COVID-19 forces Colquitt Food Bank to weigh its options

Editor’s note: This article has been changed from its original version to clarify the relationship between the Colquitt County Food Bank and Second Harvest of South Georgia. Other edits were also made for clarity.

MOULTRIE, Ga. — The Colquitt County Food Bank first opened in 1982, but the potential effect COVID-19 could have on its food source may make it close for the first time since then.

Every 30 days, food bank applicants can receive an assortment of foods including fresh fruits, produce, bread, sweets, and meats like chicken and beef.

The need for this food was already there, Director Dr. Laura Keith said, and there’s only one direction it will go in the coming weeks.

“[For] our orders, the need is just going to keep going up and up and up,” she said. “And there are so many new people who haven’t been to the food bank before that are coming in.”

The food bank received its 2019 budget numbers recently, which saw a 38 percent increase in food orders from 2018. It’s a huge increase and one Keith expects to be trumped before 2020’s end.

COVID-19, the illness caused by the novel coronavirus, has shut down some businesses and restricted others, yielding mass unemployment. In a domino effect, more Colquitt County residents applied at the bank.

These employees were finding themselves in need for the first time. It brought attention to the need to avoid personal contact while serving a multitude of people.

Those applying for the food bank would usually sit in its lobby to fill out paperwork. In a post-COVID-19 world, the food bank is servicing 15-20 people almost every hour it’s open — 9 a.m.-11 a.m.

Keith said they started blocking off the front door and using the window as a drop-off point for paperwork. A food bank volunteer would then gather the food to give.

This food is based on family size and would normally be enough to feed them for five days.

“We’ve been able to provide that for a long time now, but I’m just not sure what’s [to come],” Keith said. “We’re just going to have to see cause I’d hate to have to just close down.”

That may be the reality it’s facing.

The food bank was able to reach more county families when it partnered with the Colquitt County School System for Phase 1 of its meal contingency plan, but that was only a four-day deal utilizing school supplies, not their own. 

Keith said the food bank is usually — and still is — acquiring food products, like meats, from Second Harvest of South Georgia, a food bank in Valdosta, anywhere from two to 19 cents a pound.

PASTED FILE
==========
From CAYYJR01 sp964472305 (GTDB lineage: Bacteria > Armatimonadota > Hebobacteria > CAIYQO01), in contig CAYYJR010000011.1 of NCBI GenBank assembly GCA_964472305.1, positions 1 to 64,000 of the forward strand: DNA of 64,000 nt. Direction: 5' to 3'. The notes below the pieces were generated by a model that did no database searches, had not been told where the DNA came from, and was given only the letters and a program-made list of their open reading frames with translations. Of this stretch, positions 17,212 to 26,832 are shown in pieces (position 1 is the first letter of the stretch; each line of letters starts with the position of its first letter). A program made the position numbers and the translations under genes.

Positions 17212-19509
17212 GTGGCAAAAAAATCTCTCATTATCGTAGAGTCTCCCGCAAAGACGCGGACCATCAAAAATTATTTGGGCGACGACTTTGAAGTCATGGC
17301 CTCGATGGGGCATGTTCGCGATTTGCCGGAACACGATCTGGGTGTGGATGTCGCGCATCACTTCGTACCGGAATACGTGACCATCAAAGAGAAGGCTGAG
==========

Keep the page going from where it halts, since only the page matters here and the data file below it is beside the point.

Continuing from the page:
“There’s nowhere else that we could access food for that kind of price,” she said, fearing collapse if Second Harvest is gone.

The food itself is actually free, according to Eliza McCall, chief marketing officer of Second Harvest of South Georgia, but local food banks are asked to pay a small fee to cover warehousing and logistics. 

“However, Second Harvest of South Georgia is providing CCFB with emergency pantry boxes for COVID-19 response at no charge whatsoever,” McCall said. “Thus far, we have delivered 170 boxes with plans to send more if they are needed.”

Local donations could save the food bank but frequent donors, such as Publix, Wal-Mart, National Beef, and Sanderson Farms, have decreased, Keith said. Should anyone want to donate now, however, Keith said give monetary donations.

“Our purchasing power is huge through Second Harvest,” she said. “If you go to the grocery store and buy me 10 jars of peanut butter, that’s going to be over $20. Say it’s 20 pounds [of peanut butter], I can get that for $2 at the most.”

Restaurants could be an ideal donation source, but the food bank doesn’t take pre-cooked meals. It doesn’t have space or manpower to do so.

Other supplies are also in need. The volunteers have gloves, but masks and touchless thermometers are needed.

Keith said they are trying to protect their manpower — the volunteers — by planning to implement a different delivery system. Applicants would stay in their car while volunteers go to them, take their information, then bring food back to their vehicle.

The bank has also lost some volunteers since volunteers through the probation office or federal work programs were called off. Some have continued working on their personal time, however.

“It’s getting kind of risky for those people just to come in here and volunteer like that. We’ve just kind of limited it to the regular volunteers that come in,” Keith said.

She’s currently applying for an emergency grant from United Way and is monitoring the food bank’s situation, preparing for both the best- and worst-case scenarios.